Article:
There is confusion in our environmental policy on trees — for example, our broadleaf policy. We also have difficulty with many other aspects of countryside management. However, for the first time a wide range of interests agree with the aims of the new clause, and have written to us and said so. The Council for the Protection of Rural England, the National Farmers Union and the Country Landowners Association all agree with the aims of the new clause. The farmers are conservationists and farmer bashing is a fruitless activity.

    In my part of the world, a large proportion of the land is used as military training areas, which are also important areas of conservation. All areas, whether military, farming, plain or valley, need a positive environmental policy to protect them. That also applies to land owned by the new National Heritage Commission. I wholly support the steps that it is taking to encourage the National Trust in the protection of Stonehenge. It is all very well The Times today printing emotive pictures on its back page of barbed wire surrounding Stonehenge, but at the Stonehenge so-called free festival last year the free-living, liberal-minded participants cut down more than 1,000 trees on Salisbury plain, no doubt under some misplaced belief in a right-to-fuel argument. I understand that a similar act of vandalism was carried out by the same people at Molesworth.

    Is it fair to place responsibility only on MAFF? Perhaps it is not. The Department of the Environment is also involved, and I am glad to see its Minister on the Front Bench today. He has already mentioned rates and his responsibility for that. I must press the hon. Member for Southwark and Bermondsey (Mr. Hughes)—if I could have his attention for a moment—on his party's policy on rates. Does he speak for the SDP also? This is not some cheap line; it is crucial. If there is to be re-rating of agricultural buildings, let alone woodlands, hedgerows and land, there will be a severe impact on conservation and on the cost of conservation. The new clause would ensure that the Minister takes a positive line.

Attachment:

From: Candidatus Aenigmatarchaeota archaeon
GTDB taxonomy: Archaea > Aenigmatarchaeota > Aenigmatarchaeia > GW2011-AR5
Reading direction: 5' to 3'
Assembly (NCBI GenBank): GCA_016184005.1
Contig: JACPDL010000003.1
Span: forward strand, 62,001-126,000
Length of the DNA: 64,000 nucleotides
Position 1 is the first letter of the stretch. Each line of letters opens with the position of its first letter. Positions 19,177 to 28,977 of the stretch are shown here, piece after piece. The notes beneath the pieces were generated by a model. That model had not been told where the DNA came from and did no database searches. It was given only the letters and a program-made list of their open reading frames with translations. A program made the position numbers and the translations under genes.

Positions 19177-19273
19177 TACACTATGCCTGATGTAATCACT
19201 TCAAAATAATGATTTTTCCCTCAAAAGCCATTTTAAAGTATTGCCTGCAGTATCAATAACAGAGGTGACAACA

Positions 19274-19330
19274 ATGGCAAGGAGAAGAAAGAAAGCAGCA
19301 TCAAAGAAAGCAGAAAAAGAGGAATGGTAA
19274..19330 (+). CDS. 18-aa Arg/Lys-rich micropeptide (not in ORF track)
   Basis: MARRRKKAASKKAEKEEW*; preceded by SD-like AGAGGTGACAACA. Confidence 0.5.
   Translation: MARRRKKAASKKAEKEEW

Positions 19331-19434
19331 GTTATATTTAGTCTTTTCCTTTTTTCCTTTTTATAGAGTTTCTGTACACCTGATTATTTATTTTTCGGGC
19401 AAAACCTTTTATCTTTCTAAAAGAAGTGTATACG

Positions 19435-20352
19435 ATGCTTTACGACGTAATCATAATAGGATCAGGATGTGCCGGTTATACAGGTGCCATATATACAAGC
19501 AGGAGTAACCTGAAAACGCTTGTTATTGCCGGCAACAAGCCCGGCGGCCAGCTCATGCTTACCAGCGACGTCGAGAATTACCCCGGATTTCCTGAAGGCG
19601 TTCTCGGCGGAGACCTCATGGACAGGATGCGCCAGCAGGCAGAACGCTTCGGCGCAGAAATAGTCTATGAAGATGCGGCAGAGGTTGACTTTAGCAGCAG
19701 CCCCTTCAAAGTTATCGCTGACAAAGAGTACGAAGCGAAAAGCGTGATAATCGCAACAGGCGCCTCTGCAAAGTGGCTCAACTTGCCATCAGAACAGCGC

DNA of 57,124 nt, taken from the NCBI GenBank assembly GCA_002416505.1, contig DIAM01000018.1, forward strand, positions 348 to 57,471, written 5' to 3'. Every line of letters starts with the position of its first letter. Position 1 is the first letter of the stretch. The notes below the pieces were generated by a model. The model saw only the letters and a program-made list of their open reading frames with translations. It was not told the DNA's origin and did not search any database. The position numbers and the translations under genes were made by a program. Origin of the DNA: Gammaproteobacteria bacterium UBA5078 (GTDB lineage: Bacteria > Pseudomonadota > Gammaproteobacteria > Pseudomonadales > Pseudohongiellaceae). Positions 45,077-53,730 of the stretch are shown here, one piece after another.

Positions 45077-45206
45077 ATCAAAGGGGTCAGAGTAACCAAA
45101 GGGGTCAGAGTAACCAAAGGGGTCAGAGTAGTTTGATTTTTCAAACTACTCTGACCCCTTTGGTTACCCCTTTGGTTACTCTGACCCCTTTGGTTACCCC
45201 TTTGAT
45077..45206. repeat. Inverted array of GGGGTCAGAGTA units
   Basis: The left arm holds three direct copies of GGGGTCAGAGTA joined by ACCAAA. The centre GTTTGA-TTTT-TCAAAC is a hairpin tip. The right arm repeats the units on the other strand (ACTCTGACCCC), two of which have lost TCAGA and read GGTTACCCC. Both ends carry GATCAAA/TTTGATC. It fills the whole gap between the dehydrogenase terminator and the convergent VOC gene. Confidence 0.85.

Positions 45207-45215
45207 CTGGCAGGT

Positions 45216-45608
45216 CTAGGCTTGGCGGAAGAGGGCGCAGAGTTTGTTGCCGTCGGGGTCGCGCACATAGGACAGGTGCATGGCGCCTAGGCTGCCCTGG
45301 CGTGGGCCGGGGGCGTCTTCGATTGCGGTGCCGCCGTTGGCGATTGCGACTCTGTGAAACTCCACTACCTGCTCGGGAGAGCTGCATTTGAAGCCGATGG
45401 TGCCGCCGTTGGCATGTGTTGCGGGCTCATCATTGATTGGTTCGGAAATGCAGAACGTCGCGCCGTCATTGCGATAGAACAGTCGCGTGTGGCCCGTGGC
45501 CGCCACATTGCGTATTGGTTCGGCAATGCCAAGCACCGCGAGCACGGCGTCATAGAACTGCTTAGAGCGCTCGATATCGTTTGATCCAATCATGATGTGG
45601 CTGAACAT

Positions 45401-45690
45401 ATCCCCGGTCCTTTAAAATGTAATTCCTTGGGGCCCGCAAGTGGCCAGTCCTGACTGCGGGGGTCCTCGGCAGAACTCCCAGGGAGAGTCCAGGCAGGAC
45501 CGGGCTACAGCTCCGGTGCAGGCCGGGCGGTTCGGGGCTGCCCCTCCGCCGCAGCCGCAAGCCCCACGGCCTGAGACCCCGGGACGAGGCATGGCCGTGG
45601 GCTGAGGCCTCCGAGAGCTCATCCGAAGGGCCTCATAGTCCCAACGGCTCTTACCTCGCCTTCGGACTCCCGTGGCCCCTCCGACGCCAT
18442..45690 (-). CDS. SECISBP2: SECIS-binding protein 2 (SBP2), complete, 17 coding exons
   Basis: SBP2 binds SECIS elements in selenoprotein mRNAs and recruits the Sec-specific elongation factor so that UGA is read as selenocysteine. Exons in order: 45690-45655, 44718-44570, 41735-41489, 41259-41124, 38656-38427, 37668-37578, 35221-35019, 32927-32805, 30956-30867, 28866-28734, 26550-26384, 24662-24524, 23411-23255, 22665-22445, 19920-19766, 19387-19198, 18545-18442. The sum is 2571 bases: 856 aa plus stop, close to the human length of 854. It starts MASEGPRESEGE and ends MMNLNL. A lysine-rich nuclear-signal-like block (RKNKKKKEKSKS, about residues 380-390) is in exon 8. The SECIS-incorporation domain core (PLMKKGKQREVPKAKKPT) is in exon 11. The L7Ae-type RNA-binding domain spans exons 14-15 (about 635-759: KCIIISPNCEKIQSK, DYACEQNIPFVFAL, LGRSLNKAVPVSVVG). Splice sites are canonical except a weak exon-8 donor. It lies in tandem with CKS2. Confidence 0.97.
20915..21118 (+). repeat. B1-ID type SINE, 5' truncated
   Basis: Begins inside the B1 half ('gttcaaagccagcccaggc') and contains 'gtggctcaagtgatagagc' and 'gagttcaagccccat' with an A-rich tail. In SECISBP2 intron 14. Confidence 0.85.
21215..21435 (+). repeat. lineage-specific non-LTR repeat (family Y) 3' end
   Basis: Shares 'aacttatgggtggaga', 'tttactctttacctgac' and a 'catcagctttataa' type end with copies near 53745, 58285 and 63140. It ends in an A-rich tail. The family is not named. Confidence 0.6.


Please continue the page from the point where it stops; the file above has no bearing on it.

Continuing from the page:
I repeat that we have a confused environmental policy. I understand that trees, which may have an impact on agricultural policy — there has been a great deal of controversy about that — are the responsibility of the Secretary of State for Scotland. The improvement of marginal land and the conservation of land on the edge of, for example, the New Forest, which we might think would be the responsibility of MAFF, is in fact not its responsibility. I recently tabled a parliamentary question to MAFF on the improvement of marginal land through the use of natural fertilisers such as sewage sludge. The question was transferred to the Department of the Environment, which sent me a letter supposedly telling me what MAFF was doing—except that it did not say what MAFF was doing. The new clause would place a clear and sensible responsibility on one Minister.